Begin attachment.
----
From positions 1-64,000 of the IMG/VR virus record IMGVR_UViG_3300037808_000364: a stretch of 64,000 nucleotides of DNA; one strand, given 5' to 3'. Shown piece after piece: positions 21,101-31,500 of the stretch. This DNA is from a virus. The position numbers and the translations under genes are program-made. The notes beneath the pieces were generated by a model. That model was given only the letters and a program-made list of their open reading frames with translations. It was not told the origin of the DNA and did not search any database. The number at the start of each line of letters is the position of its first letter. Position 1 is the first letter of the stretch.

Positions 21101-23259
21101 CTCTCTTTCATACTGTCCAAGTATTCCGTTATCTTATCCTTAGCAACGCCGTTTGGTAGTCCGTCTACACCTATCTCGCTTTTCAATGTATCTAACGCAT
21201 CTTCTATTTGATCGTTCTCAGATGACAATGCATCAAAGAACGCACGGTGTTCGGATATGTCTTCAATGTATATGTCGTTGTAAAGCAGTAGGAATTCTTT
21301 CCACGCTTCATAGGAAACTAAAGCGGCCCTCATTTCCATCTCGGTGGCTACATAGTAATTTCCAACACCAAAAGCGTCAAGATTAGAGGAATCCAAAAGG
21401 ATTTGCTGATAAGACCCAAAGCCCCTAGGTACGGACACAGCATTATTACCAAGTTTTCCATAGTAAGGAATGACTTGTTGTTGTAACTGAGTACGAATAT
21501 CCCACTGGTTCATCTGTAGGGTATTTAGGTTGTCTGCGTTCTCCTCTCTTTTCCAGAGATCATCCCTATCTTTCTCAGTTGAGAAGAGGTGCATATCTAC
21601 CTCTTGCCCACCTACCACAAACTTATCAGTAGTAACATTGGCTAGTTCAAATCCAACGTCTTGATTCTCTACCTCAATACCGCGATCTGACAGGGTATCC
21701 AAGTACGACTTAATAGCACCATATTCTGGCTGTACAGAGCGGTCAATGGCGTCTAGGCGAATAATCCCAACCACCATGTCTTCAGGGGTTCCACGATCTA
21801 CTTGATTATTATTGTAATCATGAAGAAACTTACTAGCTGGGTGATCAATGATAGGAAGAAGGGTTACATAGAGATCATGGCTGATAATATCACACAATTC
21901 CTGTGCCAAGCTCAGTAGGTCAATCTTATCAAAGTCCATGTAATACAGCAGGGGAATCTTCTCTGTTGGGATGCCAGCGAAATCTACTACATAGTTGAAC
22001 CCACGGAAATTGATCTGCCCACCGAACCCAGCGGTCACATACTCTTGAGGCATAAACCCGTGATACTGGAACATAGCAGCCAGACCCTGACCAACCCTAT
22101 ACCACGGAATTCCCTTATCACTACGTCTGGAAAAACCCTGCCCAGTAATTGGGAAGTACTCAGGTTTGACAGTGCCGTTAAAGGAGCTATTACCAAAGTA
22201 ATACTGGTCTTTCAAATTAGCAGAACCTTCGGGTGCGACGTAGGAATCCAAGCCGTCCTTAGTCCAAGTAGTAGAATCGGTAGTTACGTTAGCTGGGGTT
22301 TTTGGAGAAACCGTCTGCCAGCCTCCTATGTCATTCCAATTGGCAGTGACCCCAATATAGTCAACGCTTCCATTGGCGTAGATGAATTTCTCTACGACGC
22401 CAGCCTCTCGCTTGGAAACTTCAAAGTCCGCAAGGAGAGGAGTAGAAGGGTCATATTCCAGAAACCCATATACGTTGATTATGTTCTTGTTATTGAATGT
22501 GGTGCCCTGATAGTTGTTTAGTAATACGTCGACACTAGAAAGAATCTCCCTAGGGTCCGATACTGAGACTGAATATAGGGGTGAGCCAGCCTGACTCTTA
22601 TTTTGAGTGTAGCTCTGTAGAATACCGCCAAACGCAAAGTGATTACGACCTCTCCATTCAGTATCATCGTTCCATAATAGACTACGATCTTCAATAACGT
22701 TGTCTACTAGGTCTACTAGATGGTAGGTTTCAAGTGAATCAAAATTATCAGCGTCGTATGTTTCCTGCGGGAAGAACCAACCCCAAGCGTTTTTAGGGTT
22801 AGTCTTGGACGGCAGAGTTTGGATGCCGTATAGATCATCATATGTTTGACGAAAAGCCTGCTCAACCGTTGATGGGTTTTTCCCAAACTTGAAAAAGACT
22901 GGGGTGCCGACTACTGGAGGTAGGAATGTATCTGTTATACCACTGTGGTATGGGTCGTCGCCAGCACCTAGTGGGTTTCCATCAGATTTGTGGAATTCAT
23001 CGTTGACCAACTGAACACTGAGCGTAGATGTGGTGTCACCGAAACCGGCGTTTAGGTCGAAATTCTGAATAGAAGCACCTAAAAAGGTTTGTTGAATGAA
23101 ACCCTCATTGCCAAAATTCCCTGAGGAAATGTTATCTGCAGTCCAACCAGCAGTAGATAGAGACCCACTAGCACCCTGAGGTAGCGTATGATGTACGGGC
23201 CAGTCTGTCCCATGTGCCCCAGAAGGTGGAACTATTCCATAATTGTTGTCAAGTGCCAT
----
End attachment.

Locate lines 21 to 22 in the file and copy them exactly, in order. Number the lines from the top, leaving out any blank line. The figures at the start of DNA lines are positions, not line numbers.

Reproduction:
22901 GGGGTGCCGACTACTGGAGGTAGGAATGTATCTGTTATACCACTGTGGTATGGGTCGTCGCCAGCACCTAGTGGGTTTCCATCAGATTTGTGGAATTCAT
23001 CGTTGACCAACTGAACACTGAGCGTAGATGTGGTGTCACCGAAACCGGCGTTTAGGTCGAAATTCTGAATAGAAGCACCTAAAAAGGTTTGTTGAATGAA